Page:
Dir: Anna Negri. Italy. 2008. 96 mins.
Anna Negri's second film Riprendimi is a bittersweet comedy about the breakup of a relationship and the fallout for those involved. Offering intelligent commentary on the fickleness of young men and women today as well as many amusing insights into humans in romantic crisis, the film marks the emergence of a fresh new voice in Italian cinema.
After its world premiere in world cinema competition at Sundance last week, Riprendimi should score invitations to film festivals around the world and has the potential to be a minor arthouse hit, especially since Italy hasn't thrown out many too many new film-makers into the world in recent years.
Negri sets the story up as a documentary being made by Eros (Averone) and Giorgio (Fresi) about the unstable life of temp workers in the entertainment business. They are focusing on a young couple Giovanni (Foschi) and Lucia (Rohrwacher), both 30, who live together in central Rome with their one year-old son. He is an actor and she is a freelance film editor.
Eros and Giorgio are so convinced that their film will be a successful look at the insecurity of freelance employment that they are financing it with their own money, have rented out their house and have opted to live in their car for the duration of the shoot.
As soon as filming begins, however, Giovanni leaves Lucia and their son, saying that he needs time alone but really bored by the mundane routine into which their lives have fallen. Devastated, Lucia turns to her three best girlfriends who all assure her that he will come back, before telling the camera that he is gone for good.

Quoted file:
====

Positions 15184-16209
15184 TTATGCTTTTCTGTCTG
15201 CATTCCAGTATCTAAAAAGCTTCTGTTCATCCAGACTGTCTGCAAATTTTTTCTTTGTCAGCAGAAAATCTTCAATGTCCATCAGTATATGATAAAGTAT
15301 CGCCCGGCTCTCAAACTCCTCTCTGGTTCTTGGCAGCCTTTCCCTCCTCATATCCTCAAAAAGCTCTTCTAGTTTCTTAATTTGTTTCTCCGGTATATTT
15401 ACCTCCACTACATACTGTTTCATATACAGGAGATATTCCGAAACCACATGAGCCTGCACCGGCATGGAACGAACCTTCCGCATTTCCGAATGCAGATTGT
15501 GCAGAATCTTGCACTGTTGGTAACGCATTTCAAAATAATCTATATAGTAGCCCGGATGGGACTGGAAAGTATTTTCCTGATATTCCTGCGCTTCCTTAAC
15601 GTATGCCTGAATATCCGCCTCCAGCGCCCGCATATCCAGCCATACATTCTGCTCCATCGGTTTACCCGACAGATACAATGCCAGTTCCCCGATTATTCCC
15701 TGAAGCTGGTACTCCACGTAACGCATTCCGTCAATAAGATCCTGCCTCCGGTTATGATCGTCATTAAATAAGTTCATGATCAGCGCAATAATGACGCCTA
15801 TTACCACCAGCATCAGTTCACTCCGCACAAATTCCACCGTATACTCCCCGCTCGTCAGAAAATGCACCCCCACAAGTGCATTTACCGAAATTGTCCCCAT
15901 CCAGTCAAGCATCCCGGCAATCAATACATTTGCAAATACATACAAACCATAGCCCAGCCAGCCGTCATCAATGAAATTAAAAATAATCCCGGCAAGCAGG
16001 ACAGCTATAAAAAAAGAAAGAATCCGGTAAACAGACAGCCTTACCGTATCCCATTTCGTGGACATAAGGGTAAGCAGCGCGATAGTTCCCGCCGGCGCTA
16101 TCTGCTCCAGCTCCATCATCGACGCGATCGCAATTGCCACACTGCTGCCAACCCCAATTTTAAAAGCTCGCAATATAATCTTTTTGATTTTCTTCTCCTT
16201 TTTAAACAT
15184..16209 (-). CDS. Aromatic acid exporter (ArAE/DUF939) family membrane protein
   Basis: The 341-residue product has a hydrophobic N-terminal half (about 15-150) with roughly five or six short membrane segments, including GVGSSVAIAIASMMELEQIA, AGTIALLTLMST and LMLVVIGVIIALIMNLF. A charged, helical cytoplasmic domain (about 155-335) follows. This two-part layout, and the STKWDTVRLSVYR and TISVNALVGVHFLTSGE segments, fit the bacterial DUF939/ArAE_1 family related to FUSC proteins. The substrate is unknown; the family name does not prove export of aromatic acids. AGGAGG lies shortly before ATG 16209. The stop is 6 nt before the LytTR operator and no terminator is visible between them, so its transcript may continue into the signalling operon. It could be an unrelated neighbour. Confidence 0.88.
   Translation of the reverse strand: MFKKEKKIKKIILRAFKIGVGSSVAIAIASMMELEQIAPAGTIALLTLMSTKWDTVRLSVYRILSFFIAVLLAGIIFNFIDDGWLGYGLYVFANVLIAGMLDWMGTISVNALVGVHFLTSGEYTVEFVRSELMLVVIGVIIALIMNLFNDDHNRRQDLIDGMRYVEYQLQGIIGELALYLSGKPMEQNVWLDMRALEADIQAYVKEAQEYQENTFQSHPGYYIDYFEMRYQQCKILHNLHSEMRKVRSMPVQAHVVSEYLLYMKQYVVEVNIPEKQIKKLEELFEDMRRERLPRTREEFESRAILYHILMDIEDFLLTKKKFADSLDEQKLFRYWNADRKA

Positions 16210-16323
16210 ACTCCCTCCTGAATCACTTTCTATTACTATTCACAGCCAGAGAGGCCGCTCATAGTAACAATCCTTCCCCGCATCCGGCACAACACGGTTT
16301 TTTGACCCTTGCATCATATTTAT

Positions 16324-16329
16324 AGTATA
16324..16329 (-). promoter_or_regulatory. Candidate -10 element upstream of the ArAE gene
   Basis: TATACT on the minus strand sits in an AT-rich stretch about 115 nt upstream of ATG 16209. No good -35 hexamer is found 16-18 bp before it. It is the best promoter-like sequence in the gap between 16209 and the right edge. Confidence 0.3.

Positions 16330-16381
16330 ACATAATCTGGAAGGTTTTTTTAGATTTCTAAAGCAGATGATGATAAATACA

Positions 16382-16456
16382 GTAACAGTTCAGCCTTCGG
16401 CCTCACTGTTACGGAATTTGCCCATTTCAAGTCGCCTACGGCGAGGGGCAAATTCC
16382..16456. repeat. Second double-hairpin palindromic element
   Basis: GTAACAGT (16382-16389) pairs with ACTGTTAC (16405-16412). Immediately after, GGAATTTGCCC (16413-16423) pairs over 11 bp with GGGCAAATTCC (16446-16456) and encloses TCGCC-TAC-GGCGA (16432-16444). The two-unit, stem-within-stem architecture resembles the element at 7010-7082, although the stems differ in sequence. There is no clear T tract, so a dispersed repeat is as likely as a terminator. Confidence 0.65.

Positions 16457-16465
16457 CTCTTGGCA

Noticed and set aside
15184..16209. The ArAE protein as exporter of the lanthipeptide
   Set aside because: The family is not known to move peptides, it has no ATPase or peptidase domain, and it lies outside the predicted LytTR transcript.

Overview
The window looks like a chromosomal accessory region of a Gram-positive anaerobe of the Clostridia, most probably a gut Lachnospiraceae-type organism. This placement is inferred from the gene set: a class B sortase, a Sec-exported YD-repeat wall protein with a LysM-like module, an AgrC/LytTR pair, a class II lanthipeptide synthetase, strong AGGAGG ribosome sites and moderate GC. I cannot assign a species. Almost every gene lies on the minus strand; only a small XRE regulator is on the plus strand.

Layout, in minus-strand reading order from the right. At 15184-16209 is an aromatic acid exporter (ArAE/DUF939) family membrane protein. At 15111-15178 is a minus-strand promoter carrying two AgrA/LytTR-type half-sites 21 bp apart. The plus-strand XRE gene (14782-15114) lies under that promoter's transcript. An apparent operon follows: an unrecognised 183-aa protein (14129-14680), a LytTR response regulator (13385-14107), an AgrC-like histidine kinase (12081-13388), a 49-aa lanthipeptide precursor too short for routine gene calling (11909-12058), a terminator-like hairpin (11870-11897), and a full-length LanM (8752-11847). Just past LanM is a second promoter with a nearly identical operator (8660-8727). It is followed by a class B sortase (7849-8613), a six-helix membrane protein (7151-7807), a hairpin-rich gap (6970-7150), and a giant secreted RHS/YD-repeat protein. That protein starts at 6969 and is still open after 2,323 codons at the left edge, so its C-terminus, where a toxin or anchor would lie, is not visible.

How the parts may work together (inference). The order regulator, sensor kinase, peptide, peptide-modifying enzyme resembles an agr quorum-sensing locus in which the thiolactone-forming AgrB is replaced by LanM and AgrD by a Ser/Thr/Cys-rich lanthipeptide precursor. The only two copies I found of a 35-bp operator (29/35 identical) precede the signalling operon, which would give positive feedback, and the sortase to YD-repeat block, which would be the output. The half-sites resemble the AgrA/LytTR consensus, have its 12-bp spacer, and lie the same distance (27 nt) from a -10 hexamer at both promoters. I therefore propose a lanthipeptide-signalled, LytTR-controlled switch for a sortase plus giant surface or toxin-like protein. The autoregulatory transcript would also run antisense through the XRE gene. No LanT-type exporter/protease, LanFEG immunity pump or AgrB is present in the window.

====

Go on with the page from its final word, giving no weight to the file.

Sure enough, the capricious Giovanni meets Michaela in a bar and instantly falls in love with her, believing that she will offer everything that Lucia cannot anymore.
The two film-makers split up. Eros is assigned to follow Lucia around as she struggles to juggle motherhood, attention from men, a temp job editing a film and Giovanni's perfidy. Meanwhile Giorgio follows Giovanni as he gets more involved with Michaela and decides to write his own performance piece about his break-up from Lucia.
Eros and Giorgio, however, soon become so wrapped up in the drama of the situation that their original mandate for the film becomes confused and Eros in particular develops a personal interest in his subjects.
Negri displays a knack for blending the often whimsical comedy of the film-makers and their creative dilemmas with the heartwrenching pathos of the breakup with all the hurt and misery it entails.
Radiant in what turns out to be the lead role is Rohrwacher, who made an impression in Daniele Luchetti's My Brother Is An Only Child last year. She shines as she takes her character on an arc from despair to rage to recovery. Foschi is also fine as the vain and callous actor who gets his comeuppance at the end when he discovers that his new girlfriend is pregnant.
The film is not strictly a mockumentary since, while it does use some of the handheld footage being shot by the film-maker characters, most of the drama is revealed by Negri's camera.
Adriana Chiesa Enterprises
From a story by Negri
Gian Enrico Bianchi
Roberto De Angelis